ATPUTHARAJAH firstname.lastname@example.org_county.toronto.toronto_star 2005-01-16 published
Toronto's first 2005 slaying
Teen abducted from work, knifed
By Jordan HEATH- RAWLINGS, Staff Reporter
Thanushan JEYAKUMARAN was just preparing to enter the next phase of his young life.
Twenty-four hours later he was dead, Toronto's first homicide victim of 2005.
The 18-year-old Sri Lankan Tamil said goodbye to his Friends at a London, Ontario, bus stop on Thursday night, as he headed back to Toronto to prepare for work on Friday morning.
He had been working long hours and extra shifts at the New Spiceland Super Market on Sheppard Ave. E. near Markham Rd. in Scarborough for the past two years, trying to raise the money required to bring his parents to Canada. He sent home about 75 per cent of his earnings, and he almost had enough. Once that was done, he wanted to move to London, to live with the Friends he had made before he left high school after Grade 10 to work full-time.
Before he climbed out of their car in London on Thursday night, he told them to "get the apartment" where they had talked about moving in together. "I'll be there with you," he said.
According to police, JEYAKUMARAN was abducted from his workplace at about 8: 50 Friday night by at least three assailants, attacked outside -- where police say he suffered sharp-force injuries to his body -- and was then left to bleed to death in a nearby park.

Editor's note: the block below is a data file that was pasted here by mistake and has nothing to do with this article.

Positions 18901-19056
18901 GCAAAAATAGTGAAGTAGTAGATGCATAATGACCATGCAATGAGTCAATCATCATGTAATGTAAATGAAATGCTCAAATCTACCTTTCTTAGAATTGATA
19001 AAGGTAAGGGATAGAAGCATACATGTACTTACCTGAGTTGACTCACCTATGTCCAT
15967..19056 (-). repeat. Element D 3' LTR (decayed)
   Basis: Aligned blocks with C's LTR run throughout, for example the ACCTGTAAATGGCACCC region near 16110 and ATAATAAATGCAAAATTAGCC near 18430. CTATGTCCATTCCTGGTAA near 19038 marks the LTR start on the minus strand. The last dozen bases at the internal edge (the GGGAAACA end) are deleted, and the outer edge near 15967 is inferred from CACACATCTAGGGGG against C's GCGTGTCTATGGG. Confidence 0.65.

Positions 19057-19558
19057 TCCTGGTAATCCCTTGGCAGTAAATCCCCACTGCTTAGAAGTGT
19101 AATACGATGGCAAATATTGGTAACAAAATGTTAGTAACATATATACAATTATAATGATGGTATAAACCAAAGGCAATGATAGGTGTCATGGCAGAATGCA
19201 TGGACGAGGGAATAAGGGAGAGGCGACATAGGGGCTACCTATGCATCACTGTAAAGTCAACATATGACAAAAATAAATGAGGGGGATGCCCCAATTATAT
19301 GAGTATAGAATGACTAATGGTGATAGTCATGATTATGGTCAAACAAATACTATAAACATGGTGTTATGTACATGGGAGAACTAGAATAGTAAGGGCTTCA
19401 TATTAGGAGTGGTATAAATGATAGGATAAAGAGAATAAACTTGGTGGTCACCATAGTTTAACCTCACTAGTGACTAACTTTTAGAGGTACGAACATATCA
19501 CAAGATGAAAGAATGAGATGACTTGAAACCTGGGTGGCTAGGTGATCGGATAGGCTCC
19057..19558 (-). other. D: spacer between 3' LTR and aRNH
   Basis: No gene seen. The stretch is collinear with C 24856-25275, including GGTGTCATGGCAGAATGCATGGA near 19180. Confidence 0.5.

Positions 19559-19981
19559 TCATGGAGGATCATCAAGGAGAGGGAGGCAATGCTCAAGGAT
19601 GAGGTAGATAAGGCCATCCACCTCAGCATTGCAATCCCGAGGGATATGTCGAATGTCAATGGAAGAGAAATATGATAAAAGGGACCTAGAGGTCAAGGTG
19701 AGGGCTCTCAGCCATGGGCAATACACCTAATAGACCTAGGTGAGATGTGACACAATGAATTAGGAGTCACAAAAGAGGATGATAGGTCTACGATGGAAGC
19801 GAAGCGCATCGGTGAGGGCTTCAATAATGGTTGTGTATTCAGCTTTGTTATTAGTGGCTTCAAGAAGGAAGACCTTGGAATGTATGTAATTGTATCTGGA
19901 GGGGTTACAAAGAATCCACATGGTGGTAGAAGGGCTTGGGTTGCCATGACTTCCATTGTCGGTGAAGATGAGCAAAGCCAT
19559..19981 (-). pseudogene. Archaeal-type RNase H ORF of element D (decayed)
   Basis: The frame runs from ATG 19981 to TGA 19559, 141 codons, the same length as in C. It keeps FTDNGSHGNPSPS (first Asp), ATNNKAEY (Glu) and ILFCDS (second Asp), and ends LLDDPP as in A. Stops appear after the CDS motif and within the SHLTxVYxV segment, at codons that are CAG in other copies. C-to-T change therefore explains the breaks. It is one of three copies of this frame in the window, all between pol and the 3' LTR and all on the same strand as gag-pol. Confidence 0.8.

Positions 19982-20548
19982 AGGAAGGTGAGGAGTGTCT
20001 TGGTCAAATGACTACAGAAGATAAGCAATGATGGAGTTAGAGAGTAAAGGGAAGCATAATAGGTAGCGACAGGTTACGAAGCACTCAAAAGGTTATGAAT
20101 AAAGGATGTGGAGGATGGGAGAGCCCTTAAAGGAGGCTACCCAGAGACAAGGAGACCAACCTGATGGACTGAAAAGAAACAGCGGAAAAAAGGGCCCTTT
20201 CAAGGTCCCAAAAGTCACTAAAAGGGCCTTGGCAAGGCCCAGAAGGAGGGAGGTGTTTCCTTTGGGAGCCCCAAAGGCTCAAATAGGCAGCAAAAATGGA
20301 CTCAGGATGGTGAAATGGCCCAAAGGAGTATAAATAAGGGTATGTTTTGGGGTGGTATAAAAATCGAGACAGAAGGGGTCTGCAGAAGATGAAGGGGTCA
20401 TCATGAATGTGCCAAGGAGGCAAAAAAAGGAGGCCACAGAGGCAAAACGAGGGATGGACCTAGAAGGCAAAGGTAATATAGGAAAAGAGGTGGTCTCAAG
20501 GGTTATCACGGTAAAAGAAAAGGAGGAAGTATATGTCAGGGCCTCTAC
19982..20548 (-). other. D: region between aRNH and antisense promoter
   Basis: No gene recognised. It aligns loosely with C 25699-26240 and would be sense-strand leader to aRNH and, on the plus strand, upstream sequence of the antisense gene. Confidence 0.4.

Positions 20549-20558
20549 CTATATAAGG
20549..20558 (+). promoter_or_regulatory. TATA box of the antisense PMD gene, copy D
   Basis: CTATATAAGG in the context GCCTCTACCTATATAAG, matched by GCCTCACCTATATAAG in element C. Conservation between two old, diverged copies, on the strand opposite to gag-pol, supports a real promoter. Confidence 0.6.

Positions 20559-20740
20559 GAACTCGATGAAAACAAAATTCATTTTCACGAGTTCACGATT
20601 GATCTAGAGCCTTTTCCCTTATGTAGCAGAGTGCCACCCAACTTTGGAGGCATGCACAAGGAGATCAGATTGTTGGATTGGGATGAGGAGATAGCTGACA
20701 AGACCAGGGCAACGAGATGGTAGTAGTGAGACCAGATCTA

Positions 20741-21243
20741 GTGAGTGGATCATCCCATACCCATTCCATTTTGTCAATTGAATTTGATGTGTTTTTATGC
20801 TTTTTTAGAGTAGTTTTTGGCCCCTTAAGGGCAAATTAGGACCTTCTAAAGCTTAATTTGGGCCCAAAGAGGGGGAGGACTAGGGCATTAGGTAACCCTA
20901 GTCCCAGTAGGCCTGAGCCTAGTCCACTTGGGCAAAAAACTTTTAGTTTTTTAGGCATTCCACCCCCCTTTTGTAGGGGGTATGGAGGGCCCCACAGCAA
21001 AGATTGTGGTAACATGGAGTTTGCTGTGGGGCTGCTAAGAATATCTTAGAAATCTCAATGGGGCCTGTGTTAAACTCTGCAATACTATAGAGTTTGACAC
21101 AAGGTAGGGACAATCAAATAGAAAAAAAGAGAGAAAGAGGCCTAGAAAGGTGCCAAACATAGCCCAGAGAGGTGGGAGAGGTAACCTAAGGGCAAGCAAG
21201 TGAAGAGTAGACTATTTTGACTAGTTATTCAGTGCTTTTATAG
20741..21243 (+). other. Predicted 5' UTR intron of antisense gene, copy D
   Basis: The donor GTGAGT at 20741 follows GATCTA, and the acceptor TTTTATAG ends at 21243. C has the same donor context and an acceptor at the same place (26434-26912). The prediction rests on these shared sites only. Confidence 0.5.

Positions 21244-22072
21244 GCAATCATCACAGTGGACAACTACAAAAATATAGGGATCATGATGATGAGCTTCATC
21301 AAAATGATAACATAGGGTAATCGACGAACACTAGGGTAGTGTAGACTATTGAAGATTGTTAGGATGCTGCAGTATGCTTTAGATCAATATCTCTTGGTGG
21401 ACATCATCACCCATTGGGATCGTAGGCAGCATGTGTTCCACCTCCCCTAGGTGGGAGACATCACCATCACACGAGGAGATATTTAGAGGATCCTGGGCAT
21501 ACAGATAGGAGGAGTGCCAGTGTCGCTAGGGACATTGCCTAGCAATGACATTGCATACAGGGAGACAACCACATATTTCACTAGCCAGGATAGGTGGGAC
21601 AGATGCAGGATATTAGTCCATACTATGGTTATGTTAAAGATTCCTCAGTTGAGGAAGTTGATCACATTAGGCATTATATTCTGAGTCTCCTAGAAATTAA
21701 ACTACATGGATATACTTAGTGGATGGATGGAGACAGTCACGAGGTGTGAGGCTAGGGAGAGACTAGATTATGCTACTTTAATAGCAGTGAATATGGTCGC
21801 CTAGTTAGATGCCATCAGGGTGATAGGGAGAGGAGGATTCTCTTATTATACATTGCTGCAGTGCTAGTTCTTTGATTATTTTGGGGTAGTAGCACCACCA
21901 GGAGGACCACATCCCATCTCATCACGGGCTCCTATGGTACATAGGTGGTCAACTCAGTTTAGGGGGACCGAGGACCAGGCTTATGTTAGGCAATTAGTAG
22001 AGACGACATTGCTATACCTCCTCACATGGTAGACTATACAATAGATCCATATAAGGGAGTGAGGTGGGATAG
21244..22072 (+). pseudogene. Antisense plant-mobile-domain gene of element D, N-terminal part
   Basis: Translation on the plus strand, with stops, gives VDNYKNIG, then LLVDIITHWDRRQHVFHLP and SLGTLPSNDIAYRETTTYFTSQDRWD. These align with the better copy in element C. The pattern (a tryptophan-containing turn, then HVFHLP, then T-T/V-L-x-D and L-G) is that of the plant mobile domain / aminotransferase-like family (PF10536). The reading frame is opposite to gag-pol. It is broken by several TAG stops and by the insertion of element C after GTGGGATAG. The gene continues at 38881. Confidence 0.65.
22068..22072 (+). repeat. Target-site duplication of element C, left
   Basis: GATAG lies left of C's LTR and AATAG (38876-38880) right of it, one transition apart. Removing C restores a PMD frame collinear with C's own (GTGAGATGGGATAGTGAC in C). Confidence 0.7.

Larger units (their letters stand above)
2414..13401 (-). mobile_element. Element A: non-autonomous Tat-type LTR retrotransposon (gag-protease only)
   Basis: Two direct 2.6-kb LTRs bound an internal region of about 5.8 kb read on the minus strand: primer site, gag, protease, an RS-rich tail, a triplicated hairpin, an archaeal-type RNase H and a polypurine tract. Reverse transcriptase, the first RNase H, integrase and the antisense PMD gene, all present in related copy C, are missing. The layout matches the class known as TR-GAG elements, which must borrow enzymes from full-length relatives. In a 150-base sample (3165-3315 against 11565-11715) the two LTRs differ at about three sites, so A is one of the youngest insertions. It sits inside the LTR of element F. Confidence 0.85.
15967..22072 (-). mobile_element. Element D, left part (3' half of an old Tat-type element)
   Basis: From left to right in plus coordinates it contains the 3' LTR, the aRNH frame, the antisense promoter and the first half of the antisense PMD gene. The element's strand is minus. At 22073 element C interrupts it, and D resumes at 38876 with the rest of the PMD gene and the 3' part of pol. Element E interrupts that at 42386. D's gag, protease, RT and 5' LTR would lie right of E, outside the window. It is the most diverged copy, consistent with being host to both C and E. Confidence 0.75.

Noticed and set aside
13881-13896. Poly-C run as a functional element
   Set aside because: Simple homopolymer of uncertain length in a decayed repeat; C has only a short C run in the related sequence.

He was found about 20 minutes later, in McLevin Park near Tapscott Rd. and McLevin Ave. He died from his injuries at Sunnybrook hospital. Two men were also found in the same park and arrested on Friday night.
The two men arrested -- Rajeevan ATPUTHARAJAH, 20, of Markham and Franklin NESARAJAH, 21, of Scarborough -- were to be charged with first-degree murder yesterday, said Det. Sgt. Reg PITTS of the homicide squad.
Police are still searching for "three or four more people within the division," said PITTS, and they expect that "at least one or two of those people will be charged."
Police recovered a knife -- from the sidewalk about 50 metres away from the Spiceland market -- which will undergo forensic examination, and they were searching yesterday for a dark-coloured 1989 Toyota Camry, which may have been involved in the crime.
JEYAKUMARAN arrived in Canada in 2000 and lived with his uncle for his first few years in the country. But he moved out about a year ago, to a basement apartment near the Sri Lankan and West Indian grocery market where he often worked a double shift, his uncle said yesterday.
"He was a hard worker, a very hard worker," a tearful Sinnathurai KATHIRGAMANATHAN, 37, said yesterday at 42 Division police station. "My nephew could not have been involved in anything... He was always working. He only had one day off a week."
PITTS said yesterday that "you could say some of them knew each other," referring to JEYAKUMARAN and his multiple attackers. There were no indications of gang-related activity, he said.
"That's a bit of a mystery at this point," PITTS said of a possible motive for the crime, though he added that the events leading to the killing "may have been started two weeks ago over a minor dispute."
JEYAKUMARAN's Friends couldn't remember any disputes between their friend and other Sri Lankans, nor did they recognize the names of the two men arrested in connection with his murder. JEYAKUMARAN was a peacemaker, they said.
"We know him very well," said Lojan SRIANANDAN, 19. "He doesn't just go into problems, but he does stand up. He stands up for us."
Whenever a dispute would arise between the close-knit group of teens and other Sri Lankans -- an occurrence that can stem from nothing more than "hanging around with people... not from your territory" -- SRIANANDAN said that JEYAKUMARAN would be the first to step in and calm things down.
"It's so unnecessary," SRIANANDAN said of territorial disputes among young Tamils. "It just cost us a life... he was our brother. He was the peacekeeper and now he's gone."
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